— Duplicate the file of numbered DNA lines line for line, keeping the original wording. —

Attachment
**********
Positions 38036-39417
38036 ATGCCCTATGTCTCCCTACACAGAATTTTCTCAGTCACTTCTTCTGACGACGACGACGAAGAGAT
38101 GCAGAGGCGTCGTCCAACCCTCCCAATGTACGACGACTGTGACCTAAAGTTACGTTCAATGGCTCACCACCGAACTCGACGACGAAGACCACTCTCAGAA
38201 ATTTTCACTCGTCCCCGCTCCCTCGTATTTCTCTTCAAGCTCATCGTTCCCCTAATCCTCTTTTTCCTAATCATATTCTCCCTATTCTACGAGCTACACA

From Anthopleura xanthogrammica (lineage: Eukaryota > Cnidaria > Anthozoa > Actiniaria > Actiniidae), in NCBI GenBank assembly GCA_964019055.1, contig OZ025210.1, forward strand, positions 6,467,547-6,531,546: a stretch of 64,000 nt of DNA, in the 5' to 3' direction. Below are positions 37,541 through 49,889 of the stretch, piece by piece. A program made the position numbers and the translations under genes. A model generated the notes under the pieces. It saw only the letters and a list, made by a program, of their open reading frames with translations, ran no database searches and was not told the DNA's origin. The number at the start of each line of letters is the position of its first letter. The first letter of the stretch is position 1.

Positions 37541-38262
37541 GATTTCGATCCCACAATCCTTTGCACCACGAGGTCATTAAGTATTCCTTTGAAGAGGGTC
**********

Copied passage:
Positions 38036-39417
38036 ATGCCCTATGTCTCCCTACACAGAATTTTCTCAGTCACTTCTTCTGACGACGACGACGAAGAGAT
38101 GCAGAGGCGTCGTCCAACCCTCCCAATGTACGACGACTGTGACCTAAAGTTACGTTCAATGGCTCACCACCGAACTCGACGACGAAGACCACTCTCAGAA
38201 ATTTTCACTCGTCCCCGCTCCCTCGTATTTCTCTTCAAGCTCATCGTTCCCCTAATCCTCTTTTTCCTAATCATATTCTCCCTATTCTACGAGCTACACA

From Anthopleura xanthogrammica (lineage: Eukaryota > Cnidaria > Anthozoa > Actiniaria > Actiniidae), in NCBI GenBank assembly GCA_964019055.1, contig OZ025210.1, forward strand, positions 6,467,547-6,531,546: a stretch of 64,000 nt of DNA, in the 5' to 3' direction. Below are positions 37,541 through 49,889 of the stretch, piece by piece. A program made the position numbers and the translations under genes. A model generated the notes under the pieces. It saw only the letters and a list, made by a program, of their open reading frames with translations, ran no database searches and was not told the DNA's origin. The number at the start of each line of letters is the position of its first letter. The first letter of the stretch is position 1.

Positions 37541-38262
37541 GATTTCGATCCCACAATCCTTTGCACCACGAGGTCATTAAGTATTCCTTTGAAGAGGGTC